“How I’d Handle A Dating Do-Over”

What would you do differently if you had a second shot with the one that got away? Find out what made these daters wish for a “dating do-over” — and what experts have to say about their romantic regrets.

By Ronnie Koenig

hen it comes to dating, don’t you wish there was a time machine that could take you back to fix the mistakes that may have ruined a perfectly good relationship? Read on to learn what these daters would change if they got a chance to redeem themselves romantically.

Dating do-over #1: “I wouldn’t have accused her of cheating on me.”
Tom*, 33, met a woman he really clicked with online and the two of them went on several dates together. “I felt we were about to become an actual
If she smiled at a waiter, I accused her of flirting.
couple, and maybe that’s what scared me,” he says. “I started seeing things that I now realize just weren’t there. If she smiled at a waiter, I accused her of flirting. When I walked into her apartment building and saw her chatting with her neighbor — who happens to be a good-looking guy — I’m embarrassed to say that I accused her of sleeping with him.” Tom thinks that his parents splitting up when he was a teen due to extramarital affairs was present in his thoughts when he made the cheating accusation. “I have to learn how to separate their story from my own,” he reflects.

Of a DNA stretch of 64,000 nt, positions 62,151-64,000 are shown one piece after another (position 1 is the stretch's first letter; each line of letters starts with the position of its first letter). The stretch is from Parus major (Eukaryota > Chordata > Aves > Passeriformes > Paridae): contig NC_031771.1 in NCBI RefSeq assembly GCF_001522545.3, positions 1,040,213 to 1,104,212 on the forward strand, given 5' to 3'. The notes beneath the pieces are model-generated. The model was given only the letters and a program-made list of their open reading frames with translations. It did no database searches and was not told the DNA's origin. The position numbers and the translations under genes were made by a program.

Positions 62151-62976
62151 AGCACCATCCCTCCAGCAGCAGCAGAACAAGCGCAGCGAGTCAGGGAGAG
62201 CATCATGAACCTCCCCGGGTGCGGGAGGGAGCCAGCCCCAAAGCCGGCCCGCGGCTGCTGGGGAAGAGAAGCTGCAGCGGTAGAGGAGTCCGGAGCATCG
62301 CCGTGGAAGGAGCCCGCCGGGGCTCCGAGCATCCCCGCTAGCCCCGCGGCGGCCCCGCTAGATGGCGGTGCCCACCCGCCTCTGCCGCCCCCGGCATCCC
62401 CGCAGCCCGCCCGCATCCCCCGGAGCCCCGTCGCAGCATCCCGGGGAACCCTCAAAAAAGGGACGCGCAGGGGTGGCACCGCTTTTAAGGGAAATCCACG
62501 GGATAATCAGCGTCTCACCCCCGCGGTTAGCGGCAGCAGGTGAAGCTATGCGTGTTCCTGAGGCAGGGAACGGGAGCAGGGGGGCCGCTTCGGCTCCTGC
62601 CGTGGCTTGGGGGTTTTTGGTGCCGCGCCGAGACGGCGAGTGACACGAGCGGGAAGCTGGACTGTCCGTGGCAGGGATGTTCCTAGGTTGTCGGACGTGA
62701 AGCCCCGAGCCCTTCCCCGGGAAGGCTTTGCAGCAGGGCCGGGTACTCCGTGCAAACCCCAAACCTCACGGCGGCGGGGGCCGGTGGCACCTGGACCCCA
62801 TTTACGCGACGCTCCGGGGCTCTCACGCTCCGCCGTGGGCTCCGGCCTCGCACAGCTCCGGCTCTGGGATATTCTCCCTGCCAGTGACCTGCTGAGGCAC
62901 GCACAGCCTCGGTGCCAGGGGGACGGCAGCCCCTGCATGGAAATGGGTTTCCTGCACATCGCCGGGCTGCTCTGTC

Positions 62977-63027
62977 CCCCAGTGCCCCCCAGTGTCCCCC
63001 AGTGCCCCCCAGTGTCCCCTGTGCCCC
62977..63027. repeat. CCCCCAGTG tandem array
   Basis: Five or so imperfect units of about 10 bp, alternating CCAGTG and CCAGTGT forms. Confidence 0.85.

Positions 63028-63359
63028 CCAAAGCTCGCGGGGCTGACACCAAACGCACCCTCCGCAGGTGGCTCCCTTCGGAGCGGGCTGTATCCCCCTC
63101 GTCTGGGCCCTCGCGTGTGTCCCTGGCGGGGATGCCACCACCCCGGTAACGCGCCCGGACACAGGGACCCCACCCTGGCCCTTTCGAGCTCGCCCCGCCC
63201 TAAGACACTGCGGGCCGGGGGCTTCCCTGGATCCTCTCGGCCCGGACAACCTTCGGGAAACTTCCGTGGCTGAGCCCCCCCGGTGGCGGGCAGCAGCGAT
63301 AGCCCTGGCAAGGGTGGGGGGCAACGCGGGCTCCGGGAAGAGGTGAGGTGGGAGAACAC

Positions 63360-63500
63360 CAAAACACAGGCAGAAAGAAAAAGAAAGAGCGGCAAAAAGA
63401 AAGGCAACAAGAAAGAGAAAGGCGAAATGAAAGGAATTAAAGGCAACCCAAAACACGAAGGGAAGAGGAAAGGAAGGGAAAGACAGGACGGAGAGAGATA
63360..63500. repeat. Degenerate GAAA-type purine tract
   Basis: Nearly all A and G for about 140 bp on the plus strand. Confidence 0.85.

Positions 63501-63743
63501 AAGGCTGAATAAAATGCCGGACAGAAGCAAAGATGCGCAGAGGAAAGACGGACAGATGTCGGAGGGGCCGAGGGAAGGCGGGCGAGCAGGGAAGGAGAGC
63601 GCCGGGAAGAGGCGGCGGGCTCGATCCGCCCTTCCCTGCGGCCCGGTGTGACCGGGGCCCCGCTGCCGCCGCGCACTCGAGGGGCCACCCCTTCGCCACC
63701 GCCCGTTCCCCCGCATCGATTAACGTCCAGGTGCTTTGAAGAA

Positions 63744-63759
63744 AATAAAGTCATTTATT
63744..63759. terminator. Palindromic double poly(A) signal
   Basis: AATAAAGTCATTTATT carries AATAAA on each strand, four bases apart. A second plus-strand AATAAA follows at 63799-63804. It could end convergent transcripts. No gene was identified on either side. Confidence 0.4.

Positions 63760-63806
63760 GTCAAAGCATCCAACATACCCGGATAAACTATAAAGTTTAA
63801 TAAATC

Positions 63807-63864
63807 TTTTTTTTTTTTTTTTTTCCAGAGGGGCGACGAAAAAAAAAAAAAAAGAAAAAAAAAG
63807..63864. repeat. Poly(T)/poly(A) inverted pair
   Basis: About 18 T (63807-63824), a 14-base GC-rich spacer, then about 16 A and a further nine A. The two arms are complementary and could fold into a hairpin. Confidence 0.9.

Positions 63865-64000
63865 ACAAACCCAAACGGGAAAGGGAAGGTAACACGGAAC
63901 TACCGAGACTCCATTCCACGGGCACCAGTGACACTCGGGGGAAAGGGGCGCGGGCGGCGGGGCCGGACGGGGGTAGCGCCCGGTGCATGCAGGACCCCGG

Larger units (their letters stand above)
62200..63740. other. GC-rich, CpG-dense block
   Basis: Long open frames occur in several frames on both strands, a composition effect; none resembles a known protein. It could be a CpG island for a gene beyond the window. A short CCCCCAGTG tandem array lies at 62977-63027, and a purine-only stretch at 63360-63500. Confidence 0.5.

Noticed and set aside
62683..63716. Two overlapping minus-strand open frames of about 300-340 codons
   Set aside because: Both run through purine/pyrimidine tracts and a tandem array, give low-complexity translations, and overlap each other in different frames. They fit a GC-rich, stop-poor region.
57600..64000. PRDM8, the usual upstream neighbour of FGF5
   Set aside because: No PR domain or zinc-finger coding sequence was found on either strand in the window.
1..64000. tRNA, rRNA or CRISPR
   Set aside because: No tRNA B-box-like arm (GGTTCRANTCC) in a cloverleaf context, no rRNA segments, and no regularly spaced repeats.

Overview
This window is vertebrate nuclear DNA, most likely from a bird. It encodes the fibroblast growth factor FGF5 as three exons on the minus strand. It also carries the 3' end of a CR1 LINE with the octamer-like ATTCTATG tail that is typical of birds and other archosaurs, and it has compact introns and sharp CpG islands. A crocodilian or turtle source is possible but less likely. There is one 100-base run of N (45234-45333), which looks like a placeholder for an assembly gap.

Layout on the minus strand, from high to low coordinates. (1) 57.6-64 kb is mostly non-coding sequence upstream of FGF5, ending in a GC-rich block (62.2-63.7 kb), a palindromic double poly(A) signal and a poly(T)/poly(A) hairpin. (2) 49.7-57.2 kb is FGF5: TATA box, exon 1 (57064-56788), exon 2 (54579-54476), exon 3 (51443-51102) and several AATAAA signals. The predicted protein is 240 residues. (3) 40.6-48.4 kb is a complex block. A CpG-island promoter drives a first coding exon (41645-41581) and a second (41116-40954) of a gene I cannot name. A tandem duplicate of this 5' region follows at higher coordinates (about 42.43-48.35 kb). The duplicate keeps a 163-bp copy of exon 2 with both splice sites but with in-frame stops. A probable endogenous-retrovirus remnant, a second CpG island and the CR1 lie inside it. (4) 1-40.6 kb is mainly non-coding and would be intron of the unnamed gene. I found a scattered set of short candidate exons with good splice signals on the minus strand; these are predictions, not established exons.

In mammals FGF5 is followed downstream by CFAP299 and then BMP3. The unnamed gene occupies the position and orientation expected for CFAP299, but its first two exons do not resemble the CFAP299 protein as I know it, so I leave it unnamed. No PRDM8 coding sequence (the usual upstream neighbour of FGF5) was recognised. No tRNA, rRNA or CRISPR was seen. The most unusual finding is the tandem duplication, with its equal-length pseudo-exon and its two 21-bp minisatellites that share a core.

The expert’s take: “Tom sabotaged his budding relationship because his parents’ affairs and subsequent divorce made him frightened of making an intimate commitment that might end with the same heartbreak he saw them suffer through,” says Carole Lieberman, M.D., psychiatrist and author of Bad Girls: Why Men Love Them & How Good Girls Can Learn Their Secrets. “By accusing this woman of flirting and sleeping with other men, Tom insulted her — and it frightened her off.”

Dating do-over #2: “I would have been more flexible and open to new experiences.”
Jimmy, 55, has been living the bachelor life for as long as he can remember. “I’ve had many relationships with women, but I’m used to doing things my way,” he explains. So when friends set him up on a date with a young musician, he found himself laying out some rules for her. “I don’t go see those types of movies; I don’t like that type of food. I think she got the idea that I wasn’t willing to try anything new,” Jimmy recalls. “She probably saw me as an old fart!”

The expert’s take: “Jimmy is not a 55-year-old bachelor by coincidence,” says Lieberman. “Faced with dating a young, vibrant woman, he felt out of his league — and out of control. So to try to protect himself from impending heartbreak, he set up these rules which ultimately brought about the self-fulfilling prophecy of her seeing him the same way that Jimmy saw himself — as an old fart.”

Dating do-over #3: “I would have told him that children were a priority for me.”
“People always say to never bring up marriage and babies when you’re first starting to date someone,” says Cadence, 38. “But I went too far in the other direction. I was so scared of scaring this guy away that we ended up on completely different pages. I could have saved us both a lot of time and heartache if I made it clear from the get-go that I wanted to have children — and soon!”

The expert’s take: “Cadence was self-conscious of her biological clock ticking so loudly that the whole world would hear it and be frightened by her desperation to have babies,” says Lieberman. “Fearing that this would turn men off, Cadence overreacted by denying her true feelings. Because she was so obsessed with finding someone to marry and have babies with before time ran out, she inadvertently pushed some potential partners away.”